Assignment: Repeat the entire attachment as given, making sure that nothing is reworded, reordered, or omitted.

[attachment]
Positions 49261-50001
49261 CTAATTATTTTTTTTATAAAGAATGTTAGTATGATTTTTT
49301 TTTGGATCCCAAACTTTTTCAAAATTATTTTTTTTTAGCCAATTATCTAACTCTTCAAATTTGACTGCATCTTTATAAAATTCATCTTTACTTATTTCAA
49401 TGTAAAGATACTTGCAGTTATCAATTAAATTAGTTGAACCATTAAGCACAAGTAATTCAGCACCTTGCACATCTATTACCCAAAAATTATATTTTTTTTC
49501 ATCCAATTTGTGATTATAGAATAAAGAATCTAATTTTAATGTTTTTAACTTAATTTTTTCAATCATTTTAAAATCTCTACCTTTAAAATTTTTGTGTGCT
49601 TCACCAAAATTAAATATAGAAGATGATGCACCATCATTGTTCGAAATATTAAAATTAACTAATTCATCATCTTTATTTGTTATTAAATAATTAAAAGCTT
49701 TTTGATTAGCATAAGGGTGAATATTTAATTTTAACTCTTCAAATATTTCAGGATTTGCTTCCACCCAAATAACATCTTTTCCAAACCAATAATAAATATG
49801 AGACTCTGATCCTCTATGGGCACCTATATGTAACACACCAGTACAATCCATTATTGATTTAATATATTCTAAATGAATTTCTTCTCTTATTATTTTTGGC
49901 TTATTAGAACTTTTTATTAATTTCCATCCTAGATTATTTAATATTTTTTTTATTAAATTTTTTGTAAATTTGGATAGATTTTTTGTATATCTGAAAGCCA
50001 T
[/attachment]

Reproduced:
Positions 49261-50001
49261 CTAATTATTTTTTTTATAAAGAATGTTAGTATGATTTTTT
49301 TTTGGATCCCAAACTTTTTCAAAATTATTTTTTTTTAGCCAATTATCTAACTCTTCAAATTTGACTGCATCTTTATAAAATTCATCTTTACTTATTTCAA
49401 TGTAAAGATACTTGCAGTTATCAATTAAATTAGTTGAACCATTAAGCACAAGTAATTCAGCACCTTGCACATCTATTACCCAAAAATTATATTTTTTTTC
49501 ATCCAATTTGTGATTATAGAATAAAGAATCTAATTTTAATGTTTTTAACTTAATTTTTTCAATCATTTTAAAATCTCTACCTTTAAAATTTTTGTGTGCT
49601 TCACCAAAATTAAATATAGAAGATGATGCACCATCATTGTTCGAAATATTAAAATTAACTAATTCATCATCTTTATTTGTTATTAAATAATTAAAAGCTT
49701 TTTGATTAGCATAAGGGTGAATATTTAATTTTAACTCTTCAAATATTTCAGGATTTGCTTCCACCCAAATAACATCTTTTCCAAACCAATAATAAATATG
49801 AGACTCTGATCCTCTATGGGCACCTATATGTAACACACCAGTACAATCCATTATTGATTTAATATATTCTAAATGAATTTCTTCTCTTATTATTTTTGGC
49901 TTATTAGAACTTTTTATTAATTTCCATCCTAGATTATTTAATATTTTTTTTATTAAATTTTTTGTAAATTTGGATAGATTTTTTGTATATCTGAAAGCCA
50001 T